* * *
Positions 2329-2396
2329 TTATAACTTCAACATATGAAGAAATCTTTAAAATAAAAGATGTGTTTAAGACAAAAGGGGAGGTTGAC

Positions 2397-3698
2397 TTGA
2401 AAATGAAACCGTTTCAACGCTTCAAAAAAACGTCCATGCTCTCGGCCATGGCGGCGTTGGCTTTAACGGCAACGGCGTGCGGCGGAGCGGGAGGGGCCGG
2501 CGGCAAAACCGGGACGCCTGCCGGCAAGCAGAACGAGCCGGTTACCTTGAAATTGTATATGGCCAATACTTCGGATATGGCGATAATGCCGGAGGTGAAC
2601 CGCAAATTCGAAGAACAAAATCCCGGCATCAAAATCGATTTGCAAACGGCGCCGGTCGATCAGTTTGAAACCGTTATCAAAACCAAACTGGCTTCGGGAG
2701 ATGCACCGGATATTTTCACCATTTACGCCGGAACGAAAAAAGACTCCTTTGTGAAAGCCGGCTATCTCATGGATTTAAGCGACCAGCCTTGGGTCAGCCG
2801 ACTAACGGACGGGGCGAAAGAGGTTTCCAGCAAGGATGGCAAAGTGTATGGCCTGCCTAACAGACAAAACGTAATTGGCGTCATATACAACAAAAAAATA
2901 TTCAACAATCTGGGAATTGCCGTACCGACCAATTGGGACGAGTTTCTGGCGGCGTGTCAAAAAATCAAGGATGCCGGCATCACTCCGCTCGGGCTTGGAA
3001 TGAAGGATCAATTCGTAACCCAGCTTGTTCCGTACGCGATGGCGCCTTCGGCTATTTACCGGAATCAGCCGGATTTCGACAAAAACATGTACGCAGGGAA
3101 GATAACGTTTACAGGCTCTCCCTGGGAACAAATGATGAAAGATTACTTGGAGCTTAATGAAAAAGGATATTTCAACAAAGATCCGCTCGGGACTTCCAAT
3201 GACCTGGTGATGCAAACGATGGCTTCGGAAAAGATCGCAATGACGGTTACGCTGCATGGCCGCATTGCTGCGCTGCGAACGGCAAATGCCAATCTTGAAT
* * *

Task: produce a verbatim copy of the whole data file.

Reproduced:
Positions 2329-2396
2329 TTATAACTTCAACATATGAAGAAATCTTTAAAATAAAAGATGTGTTTAAGACAAAAGGGGAGGTTGAC

Positions 2397-3698
2397 TTGA
2401 AAATGAAACCGTTTCAACGCTTCAAAAAAACGTCCATGCTCTCGGCCATGGCGGCGTTGGCTTTAACGGCAACGGCGTGCGGCGGAGCGGGAGGGGCCGG
2501 CGGCAAAACCGGGACGCCTGCCGGCAAGCAGAACGAGCCGGTTACCTTGAAATTGTATATGGCCAATACTTCGGATATGGCGATAATGCCGGAGGTGAAC
2601 CGCAAATTCGAAGAACAAAATCCCGGCATCAAAATCGATTTGCAAACGGCGCCGGTCGATCAGTTTGAAACCGTTATCAAAACCAAACTGGCTTCGGGAG
2701 ATGCACCGGATATTTTCACCATTTACGCCGGAACGAAAAAAGACTCCTTTGTGAAAGCCGGCTATCTCATGGATTTAAGCGACCAGCCTTGGGTCAGCCG
2801 ACTAACGGACGGGGCGAAAGAGGTTTCCAGCAAGGATGGCAAAGTGTATGGCCTGCCTAACAGACAAAACGTAATTGGCGTCATATACAACAAAAAAATA
2901 TTCAACAATCTGGGAATTGCCGTACCGACCAATTGGGACGAGTTTCTGGCGGCGTGTCAAAAAATCAAGGATGCCGGCATCACTCCGCTCGGGCTTGGAA
3001 TGAAGGATCAATTCGTAACCCAGCTTGTTCCGTACGCGATGGCGCCTTCGGCTATTTACCGGAATCAGCCGGATTTCGACAAAAACATGTACGCAGGGAA
3101 GATAACGTTTACAGGCTCTCCCTGGGAACAAATGATGAAAGATTACTTGGAGCTTAATGAAAAAGGATATTTCAACAAAGATCCGCTCGGGACTTCCAAT
3201 GACCTGGTGATGCAAACGATGGCTTCGGAAAAGATCGCAATGACGGTTACGCTGCATGGCCGCATTGCTGCGCTGCGAACGGCAAATGCCAATCTTGAAT